Two Demonstrations against Racist Land Policies

On Friday, April 26th, over 100 Palestinians from Beit Hanina and other parts of East Jerusalem, along with Israeli and international activists, held a demonstration in front of the house which formerly belonged to the Natche family, who were evicted last week by the Israeli police at the bidding of extremist settler leader, Aryeh King. The house is now occupied by a number of King’s extremist Jewish settlers who based their claim, in part, off of legal documents from pre-1948. The legal details of the court are, in my mind, basically irrelevant, in that the very basis for the process is illegitimate: Unless Palestinians who have pre-1948 documents proving ownership of properties in, say, Ein Karem in West Jerusalem are able to take Jewish Israelis to court and to evict them from their houses, a law that allows Jewish Israelis to “take back” Palestinian properties in the middle of Palestinian neighborhoods, and to move in with guns, a fence, and police protection, is an explicitly racist and thus illegitimate law. As Martin Luther King quoted St. Augustine, in his letter from a Birmingham jail

An unjust law is no law at all

The demonstration, which called for the Natche family to be returned to their home and for Israel to cease its policies of eviction and settlement inEast Jerusalem, was broken up forcefully by Israeli police, who arrested one Israeli protestor on site. Later, according to Palestinian sources, the Israeli police returned later and detained a number of Palestinian youth, who they claimed “disturbed the peace” during the demonstration on Friday. The youth have since been released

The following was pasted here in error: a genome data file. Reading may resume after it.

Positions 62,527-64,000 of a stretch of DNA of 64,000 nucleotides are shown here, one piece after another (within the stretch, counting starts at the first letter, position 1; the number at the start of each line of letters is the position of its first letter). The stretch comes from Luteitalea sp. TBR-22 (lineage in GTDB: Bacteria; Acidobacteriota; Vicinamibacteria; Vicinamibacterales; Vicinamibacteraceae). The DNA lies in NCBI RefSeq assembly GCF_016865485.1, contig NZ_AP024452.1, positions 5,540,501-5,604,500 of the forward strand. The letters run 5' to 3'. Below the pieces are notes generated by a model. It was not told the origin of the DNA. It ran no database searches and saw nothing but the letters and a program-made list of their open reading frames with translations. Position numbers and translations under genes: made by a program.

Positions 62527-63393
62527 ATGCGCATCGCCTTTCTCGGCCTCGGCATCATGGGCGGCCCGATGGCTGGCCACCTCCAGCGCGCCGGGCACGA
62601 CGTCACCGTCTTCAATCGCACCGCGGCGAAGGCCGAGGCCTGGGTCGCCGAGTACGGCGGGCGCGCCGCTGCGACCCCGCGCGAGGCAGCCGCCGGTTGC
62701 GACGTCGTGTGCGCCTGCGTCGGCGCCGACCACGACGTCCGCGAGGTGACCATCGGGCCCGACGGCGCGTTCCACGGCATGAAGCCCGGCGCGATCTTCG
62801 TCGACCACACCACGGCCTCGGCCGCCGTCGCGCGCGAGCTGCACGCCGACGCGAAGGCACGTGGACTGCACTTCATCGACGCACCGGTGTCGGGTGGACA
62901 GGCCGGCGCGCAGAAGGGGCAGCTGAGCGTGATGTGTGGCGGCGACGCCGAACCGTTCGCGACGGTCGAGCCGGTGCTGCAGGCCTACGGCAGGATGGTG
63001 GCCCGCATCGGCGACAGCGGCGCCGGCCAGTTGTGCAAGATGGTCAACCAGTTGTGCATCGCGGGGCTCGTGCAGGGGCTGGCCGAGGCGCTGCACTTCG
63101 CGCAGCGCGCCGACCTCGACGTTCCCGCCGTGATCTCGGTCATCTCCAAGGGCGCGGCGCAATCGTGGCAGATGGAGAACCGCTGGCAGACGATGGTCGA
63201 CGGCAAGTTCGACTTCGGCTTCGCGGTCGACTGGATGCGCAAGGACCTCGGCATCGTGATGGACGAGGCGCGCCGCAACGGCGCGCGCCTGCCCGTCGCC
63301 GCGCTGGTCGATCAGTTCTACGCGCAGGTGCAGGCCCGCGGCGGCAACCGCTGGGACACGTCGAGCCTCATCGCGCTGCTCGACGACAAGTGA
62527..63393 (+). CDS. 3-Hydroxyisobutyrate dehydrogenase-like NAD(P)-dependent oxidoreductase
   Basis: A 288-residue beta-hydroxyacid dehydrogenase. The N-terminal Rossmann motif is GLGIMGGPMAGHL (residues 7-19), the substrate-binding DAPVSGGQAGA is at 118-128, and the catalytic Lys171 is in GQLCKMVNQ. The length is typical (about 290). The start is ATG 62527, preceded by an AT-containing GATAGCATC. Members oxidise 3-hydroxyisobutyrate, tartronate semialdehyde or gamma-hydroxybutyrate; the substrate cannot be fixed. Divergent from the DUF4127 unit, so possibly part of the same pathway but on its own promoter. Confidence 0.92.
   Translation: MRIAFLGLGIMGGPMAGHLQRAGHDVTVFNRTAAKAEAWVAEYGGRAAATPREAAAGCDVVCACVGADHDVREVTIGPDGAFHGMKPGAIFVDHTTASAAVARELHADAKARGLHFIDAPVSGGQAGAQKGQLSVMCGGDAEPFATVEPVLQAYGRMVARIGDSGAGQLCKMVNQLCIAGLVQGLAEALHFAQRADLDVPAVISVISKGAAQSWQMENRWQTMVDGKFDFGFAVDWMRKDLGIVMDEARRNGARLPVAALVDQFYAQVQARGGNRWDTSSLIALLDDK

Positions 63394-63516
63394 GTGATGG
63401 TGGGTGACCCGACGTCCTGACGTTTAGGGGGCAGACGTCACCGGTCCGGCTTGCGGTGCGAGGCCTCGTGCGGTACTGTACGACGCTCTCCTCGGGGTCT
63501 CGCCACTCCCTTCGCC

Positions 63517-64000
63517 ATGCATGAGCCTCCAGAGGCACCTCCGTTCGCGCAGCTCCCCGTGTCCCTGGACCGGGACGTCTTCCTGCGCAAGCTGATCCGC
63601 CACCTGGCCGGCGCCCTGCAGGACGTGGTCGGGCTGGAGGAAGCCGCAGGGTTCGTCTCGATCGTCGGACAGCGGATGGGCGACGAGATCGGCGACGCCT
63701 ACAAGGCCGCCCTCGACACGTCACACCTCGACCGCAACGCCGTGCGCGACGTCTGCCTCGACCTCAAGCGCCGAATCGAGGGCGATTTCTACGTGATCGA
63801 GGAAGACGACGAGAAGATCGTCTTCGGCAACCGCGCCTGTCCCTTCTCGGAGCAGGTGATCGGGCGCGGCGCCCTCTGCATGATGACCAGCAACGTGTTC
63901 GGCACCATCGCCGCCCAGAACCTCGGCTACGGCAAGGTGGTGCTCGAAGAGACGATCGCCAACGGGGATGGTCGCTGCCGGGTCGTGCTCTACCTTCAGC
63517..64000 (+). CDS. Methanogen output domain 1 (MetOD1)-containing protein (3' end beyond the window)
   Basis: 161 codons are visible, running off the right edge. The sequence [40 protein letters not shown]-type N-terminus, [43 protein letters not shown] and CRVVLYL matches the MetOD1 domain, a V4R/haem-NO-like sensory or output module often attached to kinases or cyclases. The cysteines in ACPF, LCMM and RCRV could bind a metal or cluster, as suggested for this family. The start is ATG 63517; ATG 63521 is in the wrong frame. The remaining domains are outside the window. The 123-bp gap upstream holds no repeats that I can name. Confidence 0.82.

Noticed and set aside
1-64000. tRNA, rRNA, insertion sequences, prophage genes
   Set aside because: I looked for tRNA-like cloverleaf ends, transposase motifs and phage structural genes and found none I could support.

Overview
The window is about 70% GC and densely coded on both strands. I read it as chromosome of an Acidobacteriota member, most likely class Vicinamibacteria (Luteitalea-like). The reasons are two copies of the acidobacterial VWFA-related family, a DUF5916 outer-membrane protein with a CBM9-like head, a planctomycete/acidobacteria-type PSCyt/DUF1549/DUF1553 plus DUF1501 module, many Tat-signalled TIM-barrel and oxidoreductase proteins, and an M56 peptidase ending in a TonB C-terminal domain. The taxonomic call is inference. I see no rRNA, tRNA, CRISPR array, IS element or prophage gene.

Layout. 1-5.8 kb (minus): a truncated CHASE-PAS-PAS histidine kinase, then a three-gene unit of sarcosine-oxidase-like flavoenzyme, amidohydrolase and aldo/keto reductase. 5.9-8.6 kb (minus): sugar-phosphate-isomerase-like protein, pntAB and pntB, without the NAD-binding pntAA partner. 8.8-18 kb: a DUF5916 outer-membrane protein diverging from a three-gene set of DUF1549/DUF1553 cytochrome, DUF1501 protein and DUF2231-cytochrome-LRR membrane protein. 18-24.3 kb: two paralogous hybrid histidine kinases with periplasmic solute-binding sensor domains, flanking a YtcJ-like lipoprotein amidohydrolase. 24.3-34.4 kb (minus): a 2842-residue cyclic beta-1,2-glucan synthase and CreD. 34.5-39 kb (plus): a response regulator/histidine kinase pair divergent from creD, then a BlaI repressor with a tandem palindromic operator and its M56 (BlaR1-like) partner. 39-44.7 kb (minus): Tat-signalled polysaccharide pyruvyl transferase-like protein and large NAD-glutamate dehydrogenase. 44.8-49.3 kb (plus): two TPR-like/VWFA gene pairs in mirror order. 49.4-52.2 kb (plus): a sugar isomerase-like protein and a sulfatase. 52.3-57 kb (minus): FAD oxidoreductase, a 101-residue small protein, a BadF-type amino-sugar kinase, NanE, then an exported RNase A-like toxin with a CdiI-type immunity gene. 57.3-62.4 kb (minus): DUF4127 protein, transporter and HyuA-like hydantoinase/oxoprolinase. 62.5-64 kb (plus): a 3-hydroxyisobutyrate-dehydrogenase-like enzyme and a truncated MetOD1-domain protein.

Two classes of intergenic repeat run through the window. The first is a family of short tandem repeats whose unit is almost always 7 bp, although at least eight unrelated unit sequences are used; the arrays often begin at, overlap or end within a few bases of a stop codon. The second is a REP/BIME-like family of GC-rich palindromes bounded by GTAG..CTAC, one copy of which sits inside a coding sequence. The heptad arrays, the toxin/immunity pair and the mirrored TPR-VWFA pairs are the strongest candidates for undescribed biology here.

Jewish settler: This land belongs to us

Jewish activist: This land doesn’t belong to you, it belongs to God

 On Sunday, April 28th, scores of Bedouins from the “unrecognized village” of Al-Arakib, along with Jewish Israeli supporters and organizations including Tarabut, Rabbis for Human Rights, the Negev Coexistence Forum and more, demonstrated outside of the JNF-KKL offices in downtown Jerusalem. This protest was, in general, against the JNF-KKL’s policy of destruction and dispossession of Bedouin families, and even entire villages, throughout the Negev, and specifically against the JNF-KKL’s recent actions in Al-Arakib, where, despite JNF promises to wait until the “issue had been resolved in court,” the JNF-KKL’s bulldozers recently resumed demolition work on land belonging to the Abu-Frikh family in Al-Arakib

There is no such thing as an “unrecognized village.” That is regime-lie

Despite the difference in location and in style of protest, the thread that united both of them was a joint Arab-Jewish call against racist Israeli housing and land policies, and the actions of dispossession and eviction carried out by various organizations, whether they be the explicitly racist settler organizations like Aryeh King’s Israel Land Fund, or organizations like the JNF that present a more “pleasant face” of tree planting, even as they are destroying villages in order to plant more trees

"The JNF is planting settlements, not trees."